Eliminating uncertainty in the medium term falls to the central banks as the only policy-making bodies that have succeeded in fostering any semblance of confidence and certainty since the financial crisis in 2008. They will be hard pressed to counter the knee-jerk decisions that are being taken by politicians and government leaders.
Over the past week the largest central banks have stepped up to the plate, with the central bank governors of the Bank of Japan, the People’s Bank of China, the US Federal Reserve and the European Central Bank all publicly confirming they will use the firepower they have if they see the trade tensions erode global growth prospects any further.
Trade tensions were the subject of much attention at the G20 Finance Ministers and central bankers summit in Japan this weekend. But the firepower of the central banks is varied and, in the case of the US and Europe, limited because interest rates are close to the lower bound.
Last week US Federal Reserve chairperson Jerome Powell spoke at the outset of the Chicago session of its Fed Listens tour being rolled out this year. During his opening remarks, Powell pinpointed the effective, or zero, lower bound as the pre-eminent monetary policy challenge of our time, raising “all manner of risks”.
He pointed out that the last time the US was in a similar situation when it had to conduct monetary policy in a low inflation environment was in 1999. At that time the interest rate was 20 quarter-point rate cuts away from the lower bound compared with half that today, given that the Fed Fund rate is at 2.5%.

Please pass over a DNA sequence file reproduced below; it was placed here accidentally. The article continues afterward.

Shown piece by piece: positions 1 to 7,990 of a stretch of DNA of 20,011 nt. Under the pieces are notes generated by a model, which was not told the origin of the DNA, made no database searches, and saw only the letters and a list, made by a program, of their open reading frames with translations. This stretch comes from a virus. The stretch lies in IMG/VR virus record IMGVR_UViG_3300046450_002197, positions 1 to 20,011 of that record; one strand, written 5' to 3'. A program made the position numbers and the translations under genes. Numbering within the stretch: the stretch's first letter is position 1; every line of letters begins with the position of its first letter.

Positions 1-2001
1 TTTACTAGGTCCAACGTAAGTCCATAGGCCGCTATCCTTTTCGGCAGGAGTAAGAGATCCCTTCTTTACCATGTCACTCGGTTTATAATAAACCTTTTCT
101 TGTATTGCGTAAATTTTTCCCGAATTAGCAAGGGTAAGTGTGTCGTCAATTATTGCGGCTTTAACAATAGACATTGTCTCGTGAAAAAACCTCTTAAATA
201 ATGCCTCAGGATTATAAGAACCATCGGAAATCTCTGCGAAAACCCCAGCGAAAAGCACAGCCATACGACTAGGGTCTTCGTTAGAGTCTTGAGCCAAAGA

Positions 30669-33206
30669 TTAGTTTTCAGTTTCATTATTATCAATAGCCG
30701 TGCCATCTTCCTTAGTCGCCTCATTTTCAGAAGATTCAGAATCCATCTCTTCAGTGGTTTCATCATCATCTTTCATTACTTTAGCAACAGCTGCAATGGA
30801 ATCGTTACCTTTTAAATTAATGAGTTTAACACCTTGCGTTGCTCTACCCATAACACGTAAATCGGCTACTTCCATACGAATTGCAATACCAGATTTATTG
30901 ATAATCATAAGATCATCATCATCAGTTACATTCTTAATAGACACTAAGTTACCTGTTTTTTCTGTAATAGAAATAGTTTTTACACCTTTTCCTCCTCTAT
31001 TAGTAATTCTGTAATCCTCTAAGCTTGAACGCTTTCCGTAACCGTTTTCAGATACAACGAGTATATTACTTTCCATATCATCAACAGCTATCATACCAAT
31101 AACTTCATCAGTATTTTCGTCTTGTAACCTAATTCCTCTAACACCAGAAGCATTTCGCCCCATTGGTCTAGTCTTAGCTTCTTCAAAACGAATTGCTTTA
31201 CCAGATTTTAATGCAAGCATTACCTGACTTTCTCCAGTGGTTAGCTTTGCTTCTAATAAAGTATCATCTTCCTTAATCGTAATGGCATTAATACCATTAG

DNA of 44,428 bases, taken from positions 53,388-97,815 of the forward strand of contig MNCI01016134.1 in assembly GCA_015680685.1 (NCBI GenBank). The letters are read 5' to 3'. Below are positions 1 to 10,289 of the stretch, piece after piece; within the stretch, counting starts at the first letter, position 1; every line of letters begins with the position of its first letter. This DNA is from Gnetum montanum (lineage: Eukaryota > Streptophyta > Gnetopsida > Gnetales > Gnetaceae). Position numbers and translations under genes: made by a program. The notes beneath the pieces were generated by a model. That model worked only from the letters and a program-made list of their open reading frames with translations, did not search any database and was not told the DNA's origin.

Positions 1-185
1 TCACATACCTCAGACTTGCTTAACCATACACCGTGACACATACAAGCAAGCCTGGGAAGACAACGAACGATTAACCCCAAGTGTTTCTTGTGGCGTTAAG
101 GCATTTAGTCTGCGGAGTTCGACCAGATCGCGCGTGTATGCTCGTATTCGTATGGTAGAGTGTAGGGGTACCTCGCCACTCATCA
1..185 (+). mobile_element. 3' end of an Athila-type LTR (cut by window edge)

While Powell didn’t refer directly to whether rates were likely to decline this year, he did discuss the dot plot, which many market participants use as an indication of what can be expected from interest rates in the medium-term.
“The focus on the median forecast amounts to what the typical Federal Open Market Committee participant would do if things went as expected. But we’ve been living in times characterised by large, frequent, unexpected changes in the structure of the underlying economy. In this environment, the most important policy message may be about how the Fed will respond to the unexpected rather than what it will do if there are no surprises.”
He commented that unfortunately at times the dot plot has distracted attention and that in times of high uncertainty, the median dot plot “might best be thought of as the least unlikely outlook”.
His comments highlight how concerned he is about uncertainty and the extent of the responsibility to manage the uncertainty that currently lies on the shoulders of central banks.
We cannot afford to continue experiencing the long-term consequences of uncertainty. PWC, in its Global Economic Watch, pinpoints what happens to the decision making of economic stakeholders during prolonged periods of uncertainty:
• Consumers cut back on spending and save more
• Businesses cut back on production, investment and employee compensation
• Financial markets are typically more volatile with higher risk premia.
With the South African economy long the victim of political uncertainty, with no relief yet in sight, it’s not surprising that SA’s gross fixed investment is 5% lower than it was at the end of 2017. In the first quarter of this year alone, it contracted more than 1% from its fourth-quarter level.
Without investment, there can be no growth so until political and economic actors come together and pull in the same direction, sustainably uncertainty will prevail and the economy will remain mired in purgatory. BM